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An Uncanny Knack

CEO Romain Leprince explains the origins of award-winning indie game Uncanny Fish Hunt

Last month at Game Connection in Lyon, the inaugural Selected Projects event took place, supported by

The winner of the Choice award was an open-world adventure title called Uncanny Fish Hunt, and here the CEO of the company behind it - Romain Leprince - explains where the idea came from and what the team of talented students are planning next. First of all, how did the team come together - because, in fact, at this point you're not actually a company just yet?
Romain Leprince

Well, in fact it was a student project, that we developed last year during our school time - between October and June - but now we've decided to create our own company based on this game. The synergy within the team was great, and everybody had the same way of thinking about the game - so we decided to create Uncanny Games.

After June we decided to polish the prototype we developed for the school, to participate in various events and competitions, and as the CEO and production manager on the game, I'm in charge of the creation process of the company.

It's been a very long way since the end of our studies, but I hope that the company will open in January - I hope we make it.

Uncanny Fish Hunt is the student team's first game. So Uncanny Fish Hunt is the game - tell us about where the ideas for the project came from.
Romain Leprince

At first it was the idea of one guy - the art director of the game. I can tell you a little bit about his personal life - he lived on an island, very close to Vancouver in Canada, when he was a child and saw the local fishermen exploiting the sea's resources in an abusive way. Over the years there were fewer and fewer fish, and people lost their jobs. There was no money, but the government was giving them subsidies - so they were still living there, but there was nothing to do and nobody had a job.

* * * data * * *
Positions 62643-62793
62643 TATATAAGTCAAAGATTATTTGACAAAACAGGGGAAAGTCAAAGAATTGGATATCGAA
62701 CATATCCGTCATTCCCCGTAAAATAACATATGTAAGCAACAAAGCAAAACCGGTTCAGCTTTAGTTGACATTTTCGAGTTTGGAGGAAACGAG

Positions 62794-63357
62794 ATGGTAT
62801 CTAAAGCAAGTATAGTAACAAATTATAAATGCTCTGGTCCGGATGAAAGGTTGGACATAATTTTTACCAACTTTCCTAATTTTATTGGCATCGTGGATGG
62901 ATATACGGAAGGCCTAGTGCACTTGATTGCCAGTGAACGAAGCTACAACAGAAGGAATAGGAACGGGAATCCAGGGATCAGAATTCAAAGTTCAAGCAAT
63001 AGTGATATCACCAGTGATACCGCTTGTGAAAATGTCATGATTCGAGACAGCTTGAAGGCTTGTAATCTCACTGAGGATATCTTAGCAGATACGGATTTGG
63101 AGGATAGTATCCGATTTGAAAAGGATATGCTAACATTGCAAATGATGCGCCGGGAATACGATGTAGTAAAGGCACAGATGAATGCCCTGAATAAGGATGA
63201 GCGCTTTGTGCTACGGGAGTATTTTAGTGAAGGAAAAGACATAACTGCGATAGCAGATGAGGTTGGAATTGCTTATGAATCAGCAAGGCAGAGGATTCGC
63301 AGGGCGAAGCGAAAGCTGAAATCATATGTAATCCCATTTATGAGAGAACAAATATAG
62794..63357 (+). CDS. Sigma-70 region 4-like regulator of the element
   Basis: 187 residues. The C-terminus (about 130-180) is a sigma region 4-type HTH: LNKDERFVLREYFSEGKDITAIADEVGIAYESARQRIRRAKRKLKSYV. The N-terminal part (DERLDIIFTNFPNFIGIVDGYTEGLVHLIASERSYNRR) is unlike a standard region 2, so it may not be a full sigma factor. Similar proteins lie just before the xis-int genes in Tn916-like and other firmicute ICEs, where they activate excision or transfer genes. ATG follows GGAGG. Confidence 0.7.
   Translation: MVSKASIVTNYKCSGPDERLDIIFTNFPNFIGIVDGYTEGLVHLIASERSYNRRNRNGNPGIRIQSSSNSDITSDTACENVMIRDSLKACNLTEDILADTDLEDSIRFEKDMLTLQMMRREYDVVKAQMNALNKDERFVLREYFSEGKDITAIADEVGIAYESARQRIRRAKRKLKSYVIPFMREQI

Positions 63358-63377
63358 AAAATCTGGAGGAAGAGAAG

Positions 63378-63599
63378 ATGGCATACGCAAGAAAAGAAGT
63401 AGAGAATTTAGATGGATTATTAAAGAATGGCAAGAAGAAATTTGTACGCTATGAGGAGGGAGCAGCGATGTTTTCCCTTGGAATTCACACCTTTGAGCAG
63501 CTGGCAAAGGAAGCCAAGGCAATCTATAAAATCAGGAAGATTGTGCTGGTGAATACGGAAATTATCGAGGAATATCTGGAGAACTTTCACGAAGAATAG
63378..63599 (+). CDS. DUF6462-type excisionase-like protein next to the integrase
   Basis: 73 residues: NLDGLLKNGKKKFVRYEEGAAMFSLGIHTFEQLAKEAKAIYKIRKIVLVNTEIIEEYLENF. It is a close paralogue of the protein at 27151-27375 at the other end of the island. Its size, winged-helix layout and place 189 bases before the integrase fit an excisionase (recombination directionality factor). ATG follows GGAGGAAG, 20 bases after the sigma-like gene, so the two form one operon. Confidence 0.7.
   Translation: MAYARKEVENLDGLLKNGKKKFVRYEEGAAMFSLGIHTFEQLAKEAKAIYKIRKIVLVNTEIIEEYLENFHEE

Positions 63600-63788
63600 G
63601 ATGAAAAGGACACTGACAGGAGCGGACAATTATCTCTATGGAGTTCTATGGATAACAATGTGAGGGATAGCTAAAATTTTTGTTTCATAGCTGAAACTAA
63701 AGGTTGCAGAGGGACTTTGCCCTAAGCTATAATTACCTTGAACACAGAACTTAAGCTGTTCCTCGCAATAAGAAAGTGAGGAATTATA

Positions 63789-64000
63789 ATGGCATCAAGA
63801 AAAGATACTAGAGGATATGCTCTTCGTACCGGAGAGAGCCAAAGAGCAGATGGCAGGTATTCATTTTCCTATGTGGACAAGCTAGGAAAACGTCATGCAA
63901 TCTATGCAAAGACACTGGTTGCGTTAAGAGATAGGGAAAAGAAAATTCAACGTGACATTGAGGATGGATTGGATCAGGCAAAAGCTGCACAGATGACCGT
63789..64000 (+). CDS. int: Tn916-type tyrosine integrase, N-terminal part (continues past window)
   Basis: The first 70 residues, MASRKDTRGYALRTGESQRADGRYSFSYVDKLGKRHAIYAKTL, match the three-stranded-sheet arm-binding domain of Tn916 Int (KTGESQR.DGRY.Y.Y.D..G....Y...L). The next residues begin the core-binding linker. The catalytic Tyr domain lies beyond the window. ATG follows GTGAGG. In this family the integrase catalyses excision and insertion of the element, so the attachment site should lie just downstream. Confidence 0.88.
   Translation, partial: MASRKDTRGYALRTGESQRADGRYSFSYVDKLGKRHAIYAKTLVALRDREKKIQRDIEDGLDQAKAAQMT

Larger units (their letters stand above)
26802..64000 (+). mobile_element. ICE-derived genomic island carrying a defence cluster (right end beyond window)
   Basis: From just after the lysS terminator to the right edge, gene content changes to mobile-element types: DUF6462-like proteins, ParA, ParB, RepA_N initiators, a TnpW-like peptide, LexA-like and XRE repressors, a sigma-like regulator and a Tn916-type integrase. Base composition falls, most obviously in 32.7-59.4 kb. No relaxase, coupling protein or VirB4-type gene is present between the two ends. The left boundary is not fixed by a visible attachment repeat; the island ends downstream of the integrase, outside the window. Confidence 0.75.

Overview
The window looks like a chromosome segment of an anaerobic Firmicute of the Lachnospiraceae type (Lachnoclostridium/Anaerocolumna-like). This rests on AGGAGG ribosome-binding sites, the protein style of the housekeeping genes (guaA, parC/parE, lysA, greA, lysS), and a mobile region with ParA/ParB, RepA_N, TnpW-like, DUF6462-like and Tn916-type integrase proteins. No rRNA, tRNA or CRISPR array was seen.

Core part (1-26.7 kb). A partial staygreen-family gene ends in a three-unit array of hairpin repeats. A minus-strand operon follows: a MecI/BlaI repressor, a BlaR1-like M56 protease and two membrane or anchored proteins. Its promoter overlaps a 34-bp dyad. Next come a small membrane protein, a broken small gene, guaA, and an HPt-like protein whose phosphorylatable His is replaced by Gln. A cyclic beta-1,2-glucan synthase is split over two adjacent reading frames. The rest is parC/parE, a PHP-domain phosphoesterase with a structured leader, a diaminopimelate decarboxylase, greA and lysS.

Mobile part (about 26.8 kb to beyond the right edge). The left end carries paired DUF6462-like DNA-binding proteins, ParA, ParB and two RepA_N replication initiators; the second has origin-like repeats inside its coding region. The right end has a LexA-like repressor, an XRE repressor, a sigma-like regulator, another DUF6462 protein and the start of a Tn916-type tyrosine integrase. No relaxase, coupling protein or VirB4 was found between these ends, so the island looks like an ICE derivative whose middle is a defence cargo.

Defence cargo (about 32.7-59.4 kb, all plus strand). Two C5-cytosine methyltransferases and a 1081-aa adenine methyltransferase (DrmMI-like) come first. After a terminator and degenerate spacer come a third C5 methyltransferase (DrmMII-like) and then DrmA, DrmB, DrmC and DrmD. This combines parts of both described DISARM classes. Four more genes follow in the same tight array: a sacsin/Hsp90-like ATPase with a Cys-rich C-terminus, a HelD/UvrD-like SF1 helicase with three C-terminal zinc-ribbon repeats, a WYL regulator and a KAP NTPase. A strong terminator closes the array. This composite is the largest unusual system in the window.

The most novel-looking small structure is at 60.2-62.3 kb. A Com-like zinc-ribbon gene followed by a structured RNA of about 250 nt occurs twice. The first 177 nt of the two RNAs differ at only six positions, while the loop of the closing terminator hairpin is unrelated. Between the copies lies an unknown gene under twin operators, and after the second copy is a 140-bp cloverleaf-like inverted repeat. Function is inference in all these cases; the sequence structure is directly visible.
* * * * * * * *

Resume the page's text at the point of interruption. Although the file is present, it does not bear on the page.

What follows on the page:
So during his childhood he saw the fishermen going out to sea, and then no activity any more - and the game comes from that feeling that you have to go to sea to feed your population. The other part of the game is based loneliness - the feeling that the sailor is all alone on the sea, and that on the island you feel like you're in a cocoon.

That's why on the island we use 2D textures - it's a very closed environment, and the inhabitants all know know, and count on you to bring back food. Then, on the ocean, we're using a 3D environment to enhance the sensation of feeling lost, and lonely - things like that. Those are the two sides of the game. The art style is very distinctive - what were the inspirations for that?
Romain Leprince

Well, at Uncanny Games we want to make games as universal as possible - so kids, older people, my brother or sister, they can all play and enjoy them. We're trying to touch the emotional side of players by creating a naïve atmosphere, based on childhood symbolism.

We saw in the late Nineties an artistic movement born called Lowbrow - it's a pop art surrealist movement that uses childhood symbolism in an adult world. You have some cartoony graphics in very realistic situations, sometimes quite gory, or strange situations like incest. Something uncanny, in fact...

But that was the main inspiration - to have a naïve atmosphere, but present to the players some mature situations. You're on an island and everybody seems to be happy; but there are no fish, no food. In the cartoony way you feel like it's okay - although it's not.

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